Music controller apps that run on the iPad require that you set up a wireless router or a Bluetooth link. You also have to run an additional application on your main computer that allows the iPad to communicate with the main computer. If the user is performing on a live broadcast of a major awards show, they would be putting a lot at risk if their whole performance was relying on a wireless connection. Have you ever been using WiFi to surf the web and your connection disappears for a minute? For many artists, this is not acceptable. A serious artist needs hardware that won’t fail during mission-critical situations.

The failsafe Ethernet link isn’t the only strong selling point that makes the Lemur a great product. Even more impressive is JazzEditor. It’s an application that comes with the Lemur that enables the user to create any kind of custom interface they desire. Everyone interacts with software differently. Buying a hardware MIDI controller can be really difficult, because you can’t be sure if it has all of the faders, buttons, and knobs that you’re going to need. If your needs change, the plastic faders and rubber buttons on your hardware controller will not. Being able to create custom interfaces with JazzEditor is a huge advantage. For creative artists, this is what really makes theLemur the be-all end-all. The multi-touch interface is just the awesome icing on the cake.


 

I was lucky enough to get my hands on a JazzMutant Lemur for a week. I learned very quickly that the Lemur is far from being a plug-and-play device. Setting one up requires a good bit of patience and concentration. When I first got the screen to come alive, I immediately started moving faders and twiddling graphic representations of knobs and buttons. The responsiveness of theLemur’s touch screen wasn’t as slick as my iPhone, but I got used to it pretty quickly, and it worked really well. Putting all ten of your fingers on the screen at once and seeing the Lemur react to them is pretty awesome. 

The first thing I tried with the Lemur is Mu (pronounced as “Mew”). Mu is a free controller plug-in that allows the Lemur to fully control Ableton Live 8. If you own Live 8 and its separately available plug-in called Max for Live, you can get into Mu. Mu gives the user complete integrated control over Ableton Live, without the need to map anything.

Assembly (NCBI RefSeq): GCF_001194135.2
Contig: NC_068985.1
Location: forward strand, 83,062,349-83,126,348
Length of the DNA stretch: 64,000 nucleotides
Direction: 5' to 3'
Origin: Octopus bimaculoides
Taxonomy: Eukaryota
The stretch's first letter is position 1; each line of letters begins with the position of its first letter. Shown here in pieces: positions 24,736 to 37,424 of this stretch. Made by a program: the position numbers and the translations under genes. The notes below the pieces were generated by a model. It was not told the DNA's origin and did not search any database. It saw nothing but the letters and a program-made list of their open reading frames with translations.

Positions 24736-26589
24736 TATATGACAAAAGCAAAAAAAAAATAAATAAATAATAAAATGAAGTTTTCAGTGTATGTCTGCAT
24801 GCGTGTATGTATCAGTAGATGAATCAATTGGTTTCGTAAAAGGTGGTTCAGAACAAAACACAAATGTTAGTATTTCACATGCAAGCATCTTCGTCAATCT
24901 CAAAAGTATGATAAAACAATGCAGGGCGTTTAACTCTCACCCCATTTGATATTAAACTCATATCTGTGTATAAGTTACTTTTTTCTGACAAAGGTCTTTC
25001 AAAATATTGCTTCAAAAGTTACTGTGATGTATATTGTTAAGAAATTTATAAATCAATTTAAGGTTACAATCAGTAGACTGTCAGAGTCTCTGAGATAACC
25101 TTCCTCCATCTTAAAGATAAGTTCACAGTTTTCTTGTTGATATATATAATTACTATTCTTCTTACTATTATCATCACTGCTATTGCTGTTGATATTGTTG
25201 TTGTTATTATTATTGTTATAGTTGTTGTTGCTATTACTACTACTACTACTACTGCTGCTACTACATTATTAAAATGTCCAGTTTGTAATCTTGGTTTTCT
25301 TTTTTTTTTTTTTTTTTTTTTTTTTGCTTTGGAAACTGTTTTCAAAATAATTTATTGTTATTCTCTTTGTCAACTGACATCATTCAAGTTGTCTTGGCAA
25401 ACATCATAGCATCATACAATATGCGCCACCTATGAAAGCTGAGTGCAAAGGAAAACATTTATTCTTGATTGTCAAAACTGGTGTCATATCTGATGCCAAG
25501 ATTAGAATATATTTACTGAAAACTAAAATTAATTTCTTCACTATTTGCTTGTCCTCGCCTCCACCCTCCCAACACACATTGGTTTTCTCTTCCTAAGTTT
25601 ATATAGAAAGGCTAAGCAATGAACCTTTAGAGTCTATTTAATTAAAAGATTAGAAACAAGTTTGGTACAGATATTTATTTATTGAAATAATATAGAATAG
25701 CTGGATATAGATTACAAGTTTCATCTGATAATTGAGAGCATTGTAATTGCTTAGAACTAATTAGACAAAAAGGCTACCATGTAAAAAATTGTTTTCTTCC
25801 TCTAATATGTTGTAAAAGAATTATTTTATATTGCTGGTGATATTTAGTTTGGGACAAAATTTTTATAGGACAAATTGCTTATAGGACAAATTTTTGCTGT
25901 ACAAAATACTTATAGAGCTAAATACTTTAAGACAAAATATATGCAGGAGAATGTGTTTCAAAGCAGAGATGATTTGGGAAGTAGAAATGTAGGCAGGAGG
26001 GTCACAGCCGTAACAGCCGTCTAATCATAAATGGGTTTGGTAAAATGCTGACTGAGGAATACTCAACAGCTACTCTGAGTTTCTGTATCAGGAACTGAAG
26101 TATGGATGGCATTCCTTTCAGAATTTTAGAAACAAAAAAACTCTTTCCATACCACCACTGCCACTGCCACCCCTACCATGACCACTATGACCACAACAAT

If you use Apple’s Logic Studio, a similar application is available called Dexter, which gives you complete pre-mapped control. Dexter is a little more ambidextrous than Mu, because it offers the same power over Cubase, Nuendo, and Cakewalk’s Sonar. Because of the added muscle, Dexter needs to be purchased and downloaded from JazzMutant’s website.

I’ve had a lot of different jobs over the years, but I’ve never been a police officer. I can’t say whether your average police station has such advanced touch screen technology inside its doors. But I’m guessing that the futuristic mega-computers on television are pure fiction, and that most cops have to grind away using average networked PCs like everybody else. If you’re looking to get a touch-control system running for your work, don’t waste time waiting for what may or may not be. Get the tool you know you can rely on, and don’t look back.

Add new comment

Wow this look like a fancy ipad....pretty neat

I wish I would have seen this before I went out and got the ipad!?!?

This is the first time I've heard about it, but I really like my ipad.

Maybe next time around

So is this the pre-ipad touch screen controller.  Looks pretty cool and seems like the ipad is even better since it is smaller and wireless.  Technology is amazing how fast things go out of date.

new to touchscreen wrote: